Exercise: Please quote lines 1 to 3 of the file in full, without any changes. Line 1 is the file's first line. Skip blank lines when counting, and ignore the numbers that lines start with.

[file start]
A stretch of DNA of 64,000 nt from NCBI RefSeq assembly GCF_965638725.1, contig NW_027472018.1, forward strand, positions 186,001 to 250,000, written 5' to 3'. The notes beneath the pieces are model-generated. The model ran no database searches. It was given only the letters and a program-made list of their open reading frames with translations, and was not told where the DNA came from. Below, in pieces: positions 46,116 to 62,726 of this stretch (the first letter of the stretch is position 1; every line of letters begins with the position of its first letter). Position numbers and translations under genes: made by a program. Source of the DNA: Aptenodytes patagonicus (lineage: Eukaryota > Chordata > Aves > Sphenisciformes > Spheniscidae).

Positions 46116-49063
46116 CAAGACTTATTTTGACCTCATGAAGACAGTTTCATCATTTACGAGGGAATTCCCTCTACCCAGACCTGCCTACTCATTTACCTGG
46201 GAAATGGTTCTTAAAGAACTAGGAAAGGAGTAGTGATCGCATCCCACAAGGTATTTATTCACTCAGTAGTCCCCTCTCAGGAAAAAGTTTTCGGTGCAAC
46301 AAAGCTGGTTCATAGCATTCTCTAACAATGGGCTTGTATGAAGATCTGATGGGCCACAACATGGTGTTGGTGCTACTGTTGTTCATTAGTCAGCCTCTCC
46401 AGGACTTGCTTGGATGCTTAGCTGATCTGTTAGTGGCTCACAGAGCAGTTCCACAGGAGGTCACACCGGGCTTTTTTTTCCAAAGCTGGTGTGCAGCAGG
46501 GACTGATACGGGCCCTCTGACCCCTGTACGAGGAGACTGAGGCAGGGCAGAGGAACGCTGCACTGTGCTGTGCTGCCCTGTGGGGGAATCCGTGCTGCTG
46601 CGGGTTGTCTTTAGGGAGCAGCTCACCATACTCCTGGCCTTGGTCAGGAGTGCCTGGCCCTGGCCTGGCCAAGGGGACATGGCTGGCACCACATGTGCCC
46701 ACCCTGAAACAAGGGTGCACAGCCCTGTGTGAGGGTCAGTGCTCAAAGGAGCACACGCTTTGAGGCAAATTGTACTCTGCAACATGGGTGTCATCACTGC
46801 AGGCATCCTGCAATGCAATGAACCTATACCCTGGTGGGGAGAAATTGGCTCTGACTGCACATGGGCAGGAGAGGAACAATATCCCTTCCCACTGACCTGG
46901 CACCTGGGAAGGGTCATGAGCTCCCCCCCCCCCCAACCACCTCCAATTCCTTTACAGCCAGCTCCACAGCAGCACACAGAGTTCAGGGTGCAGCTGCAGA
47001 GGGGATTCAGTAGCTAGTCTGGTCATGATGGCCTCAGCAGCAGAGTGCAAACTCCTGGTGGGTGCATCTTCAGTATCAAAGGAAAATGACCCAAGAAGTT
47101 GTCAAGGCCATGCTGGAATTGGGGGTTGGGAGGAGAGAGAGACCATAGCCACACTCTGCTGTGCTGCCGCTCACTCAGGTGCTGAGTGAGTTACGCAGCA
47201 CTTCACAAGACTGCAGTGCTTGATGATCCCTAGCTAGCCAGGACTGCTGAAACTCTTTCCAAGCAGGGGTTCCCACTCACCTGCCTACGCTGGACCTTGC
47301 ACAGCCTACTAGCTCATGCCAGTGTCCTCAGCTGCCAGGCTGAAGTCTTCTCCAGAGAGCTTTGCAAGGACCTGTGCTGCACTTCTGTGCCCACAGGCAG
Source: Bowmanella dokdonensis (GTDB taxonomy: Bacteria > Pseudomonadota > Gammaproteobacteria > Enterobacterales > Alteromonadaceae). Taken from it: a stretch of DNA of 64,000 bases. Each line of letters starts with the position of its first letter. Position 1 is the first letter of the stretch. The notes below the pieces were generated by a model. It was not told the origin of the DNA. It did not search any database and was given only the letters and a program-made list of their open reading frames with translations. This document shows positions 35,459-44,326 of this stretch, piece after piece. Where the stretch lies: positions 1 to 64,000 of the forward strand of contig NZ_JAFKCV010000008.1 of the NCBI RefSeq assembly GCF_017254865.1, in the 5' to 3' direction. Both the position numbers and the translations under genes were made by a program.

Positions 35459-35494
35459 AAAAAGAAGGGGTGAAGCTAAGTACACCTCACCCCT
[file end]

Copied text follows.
A stretch of DNA of 64,000 nt from NCBI RefSeq assembly GCF_965638725.1, contig NW_027472018.1, forward strand, positions 186,001 to 250,000, written 5' to 3'. The notes beneath the pieces are model-generated. The model ran no database searches. It was given only the letters and a program-made list of their open reading frames with translations, and was not told where the DNA came from. Below, in pieces: positions 46,116 to 62,726 of this stretch (the first letter of the stretch is position 1; every line of letters begins with the position of its first letter). Position numbers and translations under genes: made by a program. Source of the DNA: Aptenodytes patagonicus (lineage: Eukaryota > Chordata > Aves > Sphenisciformes > Spheniscidae).

Positions 46116-49063
46116 CAAGACTTATTTTGACCTCATGAAGACAGTTTCATCATTTACGAGGGAATTCCCTCTACCCAGACCTGCCTACTCATTTACCTGG